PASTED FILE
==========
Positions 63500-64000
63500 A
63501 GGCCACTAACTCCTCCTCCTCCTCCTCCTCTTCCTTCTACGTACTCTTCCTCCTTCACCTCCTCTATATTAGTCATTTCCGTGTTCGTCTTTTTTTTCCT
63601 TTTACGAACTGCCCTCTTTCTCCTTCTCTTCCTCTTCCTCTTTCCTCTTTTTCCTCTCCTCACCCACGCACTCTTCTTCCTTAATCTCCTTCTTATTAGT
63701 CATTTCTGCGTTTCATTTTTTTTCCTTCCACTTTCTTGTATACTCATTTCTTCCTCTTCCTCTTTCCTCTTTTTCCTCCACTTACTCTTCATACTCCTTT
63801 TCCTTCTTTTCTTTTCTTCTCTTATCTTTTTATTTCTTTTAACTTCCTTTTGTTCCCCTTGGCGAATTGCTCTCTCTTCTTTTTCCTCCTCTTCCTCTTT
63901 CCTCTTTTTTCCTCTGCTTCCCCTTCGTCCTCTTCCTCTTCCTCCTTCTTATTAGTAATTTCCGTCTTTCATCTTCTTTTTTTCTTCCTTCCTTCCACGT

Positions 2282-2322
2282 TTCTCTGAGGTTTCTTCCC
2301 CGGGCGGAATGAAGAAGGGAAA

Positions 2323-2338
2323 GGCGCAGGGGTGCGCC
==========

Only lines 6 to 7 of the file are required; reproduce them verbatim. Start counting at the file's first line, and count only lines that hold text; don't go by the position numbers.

63801 TCCTTCTTTTCTTTTCTTCTCTTATCTTTTTATTTCTTTTAACTTCCTTTTGTTCCCCTTGGCGAATTGCTCTCTCTTCTTTTTCCTCCTCTTCCTCTTT
63901 CCTCTTTTTTCCTCTGCTTCCCCTTCGTCCTCTTCCTCTTCCTCCTTCTTATTAGTAATTTCCGTCTTTCATCTTCTTTTTTTCTTCCTTCCTTCCACGT